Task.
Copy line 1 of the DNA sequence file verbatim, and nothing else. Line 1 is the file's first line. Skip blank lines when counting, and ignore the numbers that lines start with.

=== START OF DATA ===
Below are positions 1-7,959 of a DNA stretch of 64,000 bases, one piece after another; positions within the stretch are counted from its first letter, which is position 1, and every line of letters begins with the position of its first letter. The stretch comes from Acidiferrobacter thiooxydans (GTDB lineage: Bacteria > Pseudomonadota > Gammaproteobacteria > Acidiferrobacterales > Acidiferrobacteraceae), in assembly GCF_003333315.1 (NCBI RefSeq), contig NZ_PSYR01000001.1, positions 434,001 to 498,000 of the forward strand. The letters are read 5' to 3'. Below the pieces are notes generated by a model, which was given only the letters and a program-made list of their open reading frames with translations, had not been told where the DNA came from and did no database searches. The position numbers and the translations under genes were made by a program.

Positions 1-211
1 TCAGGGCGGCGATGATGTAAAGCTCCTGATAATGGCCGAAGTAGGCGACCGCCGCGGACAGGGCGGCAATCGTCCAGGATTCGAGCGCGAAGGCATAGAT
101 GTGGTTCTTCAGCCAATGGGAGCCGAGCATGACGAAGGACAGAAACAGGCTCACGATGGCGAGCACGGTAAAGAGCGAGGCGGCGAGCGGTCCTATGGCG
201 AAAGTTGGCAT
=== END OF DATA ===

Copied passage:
Below are positions 1-7,959 of a DNA stretch of 64,000 bases, one piece after another; positions within the stretch are counted from its first letter, which is position 1, and every line of letters begins with the position of its first letter. The stretch comes from Acidiferrobacter thiooxydans (GTDB lineage: Bacteria > Pseudomonadota > Gammaproteobacteria > Acidiferrobacterales > Acidiferrobacteraceae), in assembly GCF_003333315.1 (NCBI RefSeq), contig NZ_PSYR01000001.1, positions 434,001 to 498,000 of the forward strand. The letters are read 5' to 3'. Below the pieces are notes generated by a model, which was given only the letters and a program-made list of their open reading frames with translations, had not been told where the DNA came from and did no database searches. The position numbers and the translations under genes were made by a program.